More than 1,500 sex workers are based at the Daulatdia brothel, about 100km (60 miles) west of capital Dhaka, which is one of about 12 officially sanctioned brothels in the South Asian country, and receives an estimated 5,000 customers every day.
On Friday, the government announced the closure of the brothel – a series of shacks spread over a maze of alleyways – until at least April 5, but promised to give all of the sex workers a package of 30kgs of rice, $25, and a freeze on rent.
Government official Rubayet Hayat, executive officer of the sub-district of Goalanda where the brothel is located, said the aid was expected to arrive late this week.
But women working at Daulatdia appealed for immediate help, saying they no longer had money to pay for food for themselves or their children due to the sudden closure of the brothel.
“If we were informed beforehand, we could have tried to save up as much as possible. Now, many of us have to take loans to not stay hungry,” said Kalpona, a 30-year-old sex worker, who has been living in the brothel for nearly two decades.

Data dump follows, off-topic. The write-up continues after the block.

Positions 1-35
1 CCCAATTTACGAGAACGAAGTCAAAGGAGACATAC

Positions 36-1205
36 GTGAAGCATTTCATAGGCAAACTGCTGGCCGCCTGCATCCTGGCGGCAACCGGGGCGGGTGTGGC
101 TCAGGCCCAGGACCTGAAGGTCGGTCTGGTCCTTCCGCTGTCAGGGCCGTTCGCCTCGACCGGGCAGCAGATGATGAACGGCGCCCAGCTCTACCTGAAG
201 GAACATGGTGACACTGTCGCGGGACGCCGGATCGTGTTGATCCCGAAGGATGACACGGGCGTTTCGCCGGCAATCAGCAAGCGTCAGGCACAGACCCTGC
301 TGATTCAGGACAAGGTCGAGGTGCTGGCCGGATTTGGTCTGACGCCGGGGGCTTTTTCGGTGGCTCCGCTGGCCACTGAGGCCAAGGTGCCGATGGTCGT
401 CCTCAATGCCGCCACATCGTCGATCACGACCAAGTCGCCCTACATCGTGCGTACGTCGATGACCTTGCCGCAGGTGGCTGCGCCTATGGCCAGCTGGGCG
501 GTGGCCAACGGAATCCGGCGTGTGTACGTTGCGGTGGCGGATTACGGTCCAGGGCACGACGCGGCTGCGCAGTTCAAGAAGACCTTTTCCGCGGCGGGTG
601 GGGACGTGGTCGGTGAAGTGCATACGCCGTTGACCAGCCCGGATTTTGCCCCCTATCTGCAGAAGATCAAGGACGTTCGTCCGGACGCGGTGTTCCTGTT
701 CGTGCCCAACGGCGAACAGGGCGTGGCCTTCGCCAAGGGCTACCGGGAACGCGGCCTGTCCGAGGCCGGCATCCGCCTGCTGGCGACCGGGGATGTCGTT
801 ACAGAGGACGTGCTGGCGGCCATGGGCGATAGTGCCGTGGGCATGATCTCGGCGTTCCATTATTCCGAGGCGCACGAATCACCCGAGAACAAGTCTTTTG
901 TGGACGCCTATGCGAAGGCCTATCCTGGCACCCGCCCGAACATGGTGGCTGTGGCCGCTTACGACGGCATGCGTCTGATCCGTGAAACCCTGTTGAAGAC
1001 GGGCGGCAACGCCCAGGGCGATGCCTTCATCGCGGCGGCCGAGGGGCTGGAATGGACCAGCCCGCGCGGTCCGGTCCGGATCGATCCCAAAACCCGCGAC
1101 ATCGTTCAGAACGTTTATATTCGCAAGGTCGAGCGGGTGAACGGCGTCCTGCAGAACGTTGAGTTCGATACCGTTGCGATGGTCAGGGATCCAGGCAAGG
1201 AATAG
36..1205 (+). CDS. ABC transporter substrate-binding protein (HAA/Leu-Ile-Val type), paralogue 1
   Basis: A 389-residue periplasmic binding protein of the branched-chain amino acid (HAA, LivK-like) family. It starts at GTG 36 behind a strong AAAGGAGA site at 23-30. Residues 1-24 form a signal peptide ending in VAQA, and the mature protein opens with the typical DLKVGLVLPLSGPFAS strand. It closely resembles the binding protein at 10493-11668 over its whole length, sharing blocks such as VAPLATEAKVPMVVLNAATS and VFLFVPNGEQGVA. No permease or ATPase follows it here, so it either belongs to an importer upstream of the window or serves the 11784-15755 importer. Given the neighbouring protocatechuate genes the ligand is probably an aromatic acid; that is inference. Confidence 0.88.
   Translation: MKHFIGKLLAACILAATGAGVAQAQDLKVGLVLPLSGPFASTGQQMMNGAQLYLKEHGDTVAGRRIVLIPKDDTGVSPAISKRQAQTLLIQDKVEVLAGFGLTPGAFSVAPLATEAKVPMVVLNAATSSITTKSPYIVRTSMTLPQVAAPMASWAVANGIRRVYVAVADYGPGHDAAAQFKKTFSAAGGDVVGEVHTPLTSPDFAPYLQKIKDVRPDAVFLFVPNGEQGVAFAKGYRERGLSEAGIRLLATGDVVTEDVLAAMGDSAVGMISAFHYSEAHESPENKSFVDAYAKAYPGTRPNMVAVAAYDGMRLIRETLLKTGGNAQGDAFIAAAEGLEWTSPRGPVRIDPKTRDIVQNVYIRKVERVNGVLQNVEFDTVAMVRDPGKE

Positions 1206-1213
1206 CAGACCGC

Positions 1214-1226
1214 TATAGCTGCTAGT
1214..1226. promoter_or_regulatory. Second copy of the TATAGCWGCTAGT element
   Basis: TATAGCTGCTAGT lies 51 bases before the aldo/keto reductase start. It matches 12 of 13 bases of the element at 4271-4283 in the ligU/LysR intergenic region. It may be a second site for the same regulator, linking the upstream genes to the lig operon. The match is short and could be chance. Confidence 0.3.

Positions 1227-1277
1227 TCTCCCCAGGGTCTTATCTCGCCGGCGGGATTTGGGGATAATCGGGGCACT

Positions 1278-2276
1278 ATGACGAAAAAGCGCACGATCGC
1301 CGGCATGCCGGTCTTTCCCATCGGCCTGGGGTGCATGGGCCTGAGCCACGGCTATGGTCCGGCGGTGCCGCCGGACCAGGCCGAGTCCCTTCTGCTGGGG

“Right now, we need the government aid as soon as possible,” she added, declining to give her full name for fear of reprisals.
Sex work is legal in Bangladesh, although it is considered immoral by many in the Muslim-majority nation of about 160 million people, which has so far reported three deaths from COVID-19 with at least 33 other confirmed cases.
Daulatdia has been running for more than a century, set up until British colonial rule, although it moved to its current location near a ferry station in 1988 after fire destroyed the old premises. Charities say many sex workers are underage.
Ataur Rahman Manju, coordinator of the rights group Mukti Mahila Samity that supports sex workers, said most of them live hand-to-mouth existences, with only about one in nine having the ability to save up and feed themselves.
On an average, workers earn between $12 to $24 a day, according to Manju.
“The workers in high demand, about 100 or 200 of them, can probably survive for a month like this, but for the rest of the 1,500, the situation is really difficult. They immediately need food,” Manju told the Thomson Reuters Foundation by phone.
Lily, 35, a sex worker, said she had not been able to send money to her 8-year-old son who lives with a family outside the brothel, and she feared he was not being fed properly.
While government aid was promised, Kalpona was unsure it was going to help them in the long term.
“Even if restrictions are lifted next month, I don’t think people will come to the brothel for a long time because of the disease,” she said.